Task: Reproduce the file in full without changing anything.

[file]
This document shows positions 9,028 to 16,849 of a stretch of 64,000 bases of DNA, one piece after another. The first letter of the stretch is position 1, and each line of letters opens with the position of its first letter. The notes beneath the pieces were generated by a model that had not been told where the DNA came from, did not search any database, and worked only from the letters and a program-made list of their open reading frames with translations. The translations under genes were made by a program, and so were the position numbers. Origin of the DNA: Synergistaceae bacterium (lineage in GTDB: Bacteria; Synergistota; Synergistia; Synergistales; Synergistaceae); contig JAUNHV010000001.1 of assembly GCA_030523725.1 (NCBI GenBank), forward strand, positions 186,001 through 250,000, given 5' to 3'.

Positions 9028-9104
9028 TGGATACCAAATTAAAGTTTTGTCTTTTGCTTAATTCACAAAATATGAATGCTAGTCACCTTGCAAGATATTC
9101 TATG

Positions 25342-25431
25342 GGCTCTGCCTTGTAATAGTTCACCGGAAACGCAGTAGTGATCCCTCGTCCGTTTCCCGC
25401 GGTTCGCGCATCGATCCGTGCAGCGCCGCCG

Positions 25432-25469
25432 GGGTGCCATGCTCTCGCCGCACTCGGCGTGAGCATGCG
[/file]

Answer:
This document shows positions 9,028 to 16,849 of a stretch of 64,000 bases of DNA, one piece after another. The first letter of the stretch is position 1, and each line of letters opens with the position of its first letter. The notes beneath the pieces were generated by a model that had not been told where the DNA came from, did not search any database, and worked only from the letters and a program-made list of their open reading frames with translations. The translations under genes were made by a program, and so were the position numbers. Origin of the DNA: Synergistaceae bacterium (lineage in GTDB: Bacteria; Synergistota; Synergistia; Synergistales; Synergistaceae); contig JAUNHV010000001.1 of assembly GCA_030523725.1 (NCBI GenBank), forward strand, positions 186,001 through 250,000, given 5' to 3'.

Positions 9028-9104
9028 TGGATACCAAATTAAAGTTTTGTCTTTTGCTTAATTCACAAAATATGAATGCTAGTCACCTTGCAAGATATTC
9101 TATG

Positions 25342-25431
25342 GGCTCTGCCTTGTAATAGTTCACCGGAAACGCAGTAGTGATCCCTCGTCCGTTTCCCGC
25401 GGTTCGCGCATCGATCCGTGCAGCGCCGCCG

Positions 25432-25469
25432 GGGTGCCATGCTCTCGCCGCACTCGGCGTGAGCATGCG